(as quoted in 'The Conspiracy Against The Human Race / A Contrivance of Horror' , 2010 by Thomas Ligotti)
Carol Tavris, review of 'Lip Service' by Marianne LaFrance, WSJ, August 6 2011:
"...This is why, as Ms. LaFrance shows, Botox treatments smooth out feelings as well as wrinkles. When Botox is injected into the muscle that encircles the eyes to eliminate what Ms. LaFrance unfortunately calls "those awful crow's-feet wrinkles" (she of all people should refer to them as laugh lines!), it inhibits the muscles that convey delight, curiosity or irritation. Appropriately enough, it does not affect the fake smile..."
Whom the gods would destroy, they first make beautiful. Just look what they did to Kim Novak. Until Sunday night, most of the world thought of Novak primarily as the siren of Hitchcock’s iconic “Vertigo,” a famously stunning actress whose career peak happened nearly 60 years ago. Then she showed up at the Oscars, presenting the award for best animated feature with an admiring Matthew McConaughey. Her hair was a shoulder length tumble of blond, but it was her face that was the most surprising for a woman of her 81 years. Her eyes seemed pulled back, her lips seemed strangely inflated and her skin seemed at once unnaturally taut and puffy. If you were on Twitter on the time, you could almost hear the collective gasp...."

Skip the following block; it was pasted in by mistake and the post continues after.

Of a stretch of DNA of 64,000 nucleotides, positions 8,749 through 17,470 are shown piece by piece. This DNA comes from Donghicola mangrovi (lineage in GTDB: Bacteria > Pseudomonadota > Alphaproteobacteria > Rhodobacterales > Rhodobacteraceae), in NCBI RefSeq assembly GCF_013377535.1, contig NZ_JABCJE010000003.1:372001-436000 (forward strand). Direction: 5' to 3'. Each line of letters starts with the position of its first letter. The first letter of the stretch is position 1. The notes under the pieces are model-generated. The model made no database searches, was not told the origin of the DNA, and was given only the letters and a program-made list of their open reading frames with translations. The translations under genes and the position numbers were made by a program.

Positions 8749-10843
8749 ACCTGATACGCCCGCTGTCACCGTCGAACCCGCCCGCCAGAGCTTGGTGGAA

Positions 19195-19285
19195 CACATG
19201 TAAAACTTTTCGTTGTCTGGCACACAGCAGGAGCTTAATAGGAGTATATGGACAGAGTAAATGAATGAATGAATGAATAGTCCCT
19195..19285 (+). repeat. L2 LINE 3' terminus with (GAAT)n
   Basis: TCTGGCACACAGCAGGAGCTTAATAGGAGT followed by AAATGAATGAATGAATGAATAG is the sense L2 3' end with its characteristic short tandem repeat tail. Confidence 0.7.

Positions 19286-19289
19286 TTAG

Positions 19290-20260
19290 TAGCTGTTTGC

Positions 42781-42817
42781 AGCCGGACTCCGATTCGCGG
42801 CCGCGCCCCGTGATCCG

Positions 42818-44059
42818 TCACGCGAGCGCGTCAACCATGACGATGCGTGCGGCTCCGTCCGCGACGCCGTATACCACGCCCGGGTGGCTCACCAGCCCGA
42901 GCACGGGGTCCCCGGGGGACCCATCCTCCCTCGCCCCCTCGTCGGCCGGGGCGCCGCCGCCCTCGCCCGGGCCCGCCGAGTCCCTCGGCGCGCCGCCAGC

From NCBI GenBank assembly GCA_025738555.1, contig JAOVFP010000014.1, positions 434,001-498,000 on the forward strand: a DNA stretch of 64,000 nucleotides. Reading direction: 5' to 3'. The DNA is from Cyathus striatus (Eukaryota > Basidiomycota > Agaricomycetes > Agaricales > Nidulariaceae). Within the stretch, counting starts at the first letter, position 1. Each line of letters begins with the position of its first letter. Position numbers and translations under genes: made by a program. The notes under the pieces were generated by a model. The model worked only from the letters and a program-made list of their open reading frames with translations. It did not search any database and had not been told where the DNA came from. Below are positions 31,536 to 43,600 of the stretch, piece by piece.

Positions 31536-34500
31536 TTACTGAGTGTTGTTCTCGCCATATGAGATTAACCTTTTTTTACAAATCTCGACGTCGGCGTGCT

courtesy: AP and The Atlantic
Apparently, Ms. Novak, the 81-year-old actor, struggled to speak at the Oscars on the morning (in India) of March 3 2014.
Even her smile, fake or genuine, seems to be affected in the picture above.
"...The talk seems to be a bunch of people arriving at the same joke about the 81-year-old Vertigo star thinking she'd arrived to present an award for "Frozen," because of the way her face looked. Donald Trump, speaking as he does for civilization's baser instincts, tweeted that "Kim should sue her plastic surgeon!’"..."
courtesy: The Golden Age of Hollywood